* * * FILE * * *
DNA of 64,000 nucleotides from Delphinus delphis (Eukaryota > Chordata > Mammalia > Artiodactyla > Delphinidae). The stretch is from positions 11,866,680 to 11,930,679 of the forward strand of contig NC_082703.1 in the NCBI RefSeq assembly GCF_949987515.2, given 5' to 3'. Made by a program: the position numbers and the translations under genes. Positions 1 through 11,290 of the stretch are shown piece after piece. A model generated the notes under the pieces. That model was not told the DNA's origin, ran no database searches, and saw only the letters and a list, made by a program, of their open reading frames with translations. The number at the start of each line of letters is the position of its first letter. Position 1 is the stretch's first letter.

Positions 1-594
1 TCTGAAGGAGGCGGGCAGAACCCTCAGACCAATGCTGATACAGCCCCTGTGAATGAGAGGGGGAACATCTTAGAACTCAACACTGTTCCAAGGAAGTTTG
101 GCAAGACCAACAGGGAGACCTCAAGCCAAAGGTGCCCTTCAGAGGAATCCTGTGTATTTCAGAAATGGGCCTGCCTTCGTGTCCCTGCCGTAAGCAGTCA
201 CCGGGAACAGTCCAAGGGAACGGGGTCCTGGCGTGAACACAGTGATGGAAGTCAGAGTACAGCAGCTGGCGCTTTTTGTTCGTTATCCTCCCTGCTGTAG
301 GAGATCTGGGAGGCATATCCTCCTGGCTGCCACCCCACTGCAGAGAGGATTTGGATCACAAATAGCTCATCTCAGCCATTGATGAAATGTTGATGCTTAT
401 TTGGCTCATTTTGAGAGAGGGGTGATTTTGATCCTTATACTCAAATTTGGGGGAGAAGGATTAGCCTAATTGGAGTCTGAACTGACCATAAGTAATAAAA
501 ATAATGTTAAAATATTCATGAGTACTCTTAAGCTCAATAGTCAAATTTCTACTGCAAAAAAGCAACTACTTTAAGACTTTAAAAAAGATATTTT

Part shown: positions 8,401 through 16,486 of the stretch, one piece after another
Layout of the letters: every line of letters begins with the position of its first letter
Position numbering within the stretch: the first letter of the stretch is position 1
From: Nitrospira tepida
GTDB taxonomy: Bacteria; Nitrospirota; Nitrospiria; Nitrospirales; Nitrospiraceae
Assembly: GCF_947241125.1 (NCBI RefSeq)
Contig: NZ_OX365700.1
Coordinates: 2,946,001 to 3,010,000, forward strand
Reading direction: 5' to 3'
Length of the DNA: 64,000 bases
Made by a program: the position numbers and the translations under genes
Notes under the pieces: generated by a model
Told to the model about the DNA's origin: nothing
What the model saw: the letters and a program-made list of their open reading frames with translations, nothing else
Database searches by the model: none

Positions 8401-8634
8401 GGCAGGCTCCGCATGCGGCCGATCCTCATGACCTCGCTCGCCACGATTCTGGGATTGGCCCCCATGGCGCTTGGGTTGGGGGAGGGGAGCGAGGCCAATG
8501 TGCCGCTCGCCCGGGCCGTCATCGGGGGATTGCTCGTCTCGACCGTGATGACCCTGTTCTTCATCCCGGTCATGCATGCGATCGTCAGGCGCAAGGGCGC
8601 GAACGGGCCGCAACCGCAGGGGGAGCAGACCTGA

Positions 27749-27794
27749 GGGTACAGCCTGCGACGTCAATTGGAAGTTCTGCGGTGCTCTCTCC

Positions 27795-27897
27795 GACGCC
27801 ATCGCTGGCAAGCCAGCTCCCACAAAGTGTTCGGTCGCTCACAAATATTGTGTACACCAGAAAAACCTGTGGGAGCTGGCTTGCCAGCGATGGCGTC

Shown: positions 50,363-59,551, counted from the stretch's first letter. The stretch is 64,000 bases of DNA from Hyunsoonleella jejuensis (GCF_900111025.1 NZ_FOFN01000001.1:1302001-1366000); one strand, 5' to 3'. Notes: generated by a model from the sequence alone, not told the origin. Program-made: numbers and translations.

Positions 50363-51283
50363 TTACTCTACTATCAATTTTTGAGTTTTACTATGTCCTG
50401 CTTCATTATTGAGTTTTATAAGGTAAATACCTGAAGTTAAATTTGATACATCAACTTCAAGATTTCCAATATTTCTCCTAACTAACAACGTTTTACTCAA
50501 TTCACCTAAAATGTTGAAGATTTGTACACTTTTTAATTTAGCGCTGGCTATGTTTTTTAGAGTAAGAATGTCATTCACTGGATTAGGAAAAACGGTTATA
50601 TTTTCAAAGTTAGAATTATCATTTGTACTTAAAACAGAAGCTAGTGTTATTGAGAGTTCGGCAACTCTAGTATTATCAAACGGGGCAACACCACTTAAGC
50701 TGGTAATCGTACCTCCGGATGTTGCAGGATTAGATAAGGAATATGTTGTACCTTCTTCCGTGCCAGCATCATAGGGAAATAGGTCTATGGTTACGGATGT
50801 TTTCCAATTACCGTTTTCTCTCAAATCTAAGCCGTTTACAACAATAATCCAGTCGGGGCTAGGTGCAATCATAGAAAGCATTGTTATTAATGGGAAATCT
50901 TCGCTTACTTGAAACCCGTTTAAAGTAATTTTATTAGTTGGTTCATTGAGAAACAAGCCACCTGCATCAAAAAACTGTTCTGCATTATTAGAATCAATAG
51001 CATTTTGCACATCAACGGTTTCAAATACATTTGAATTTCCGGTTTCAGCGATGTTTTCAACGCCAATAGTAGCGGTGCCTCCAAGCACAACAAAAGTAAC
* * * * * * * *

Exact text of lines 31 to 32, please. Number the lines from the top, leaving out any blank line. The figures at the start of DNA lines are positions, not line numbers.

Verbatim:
27795 GACGCC
27801 ATCGCTGGCAAGCCAGCTCCCACAAAGTGTTCGGTCGCTCACAAATATTGTGTACACCAGAAAAACCTGTGGGAGCTGGCTTGCCAGCGATGGCGTC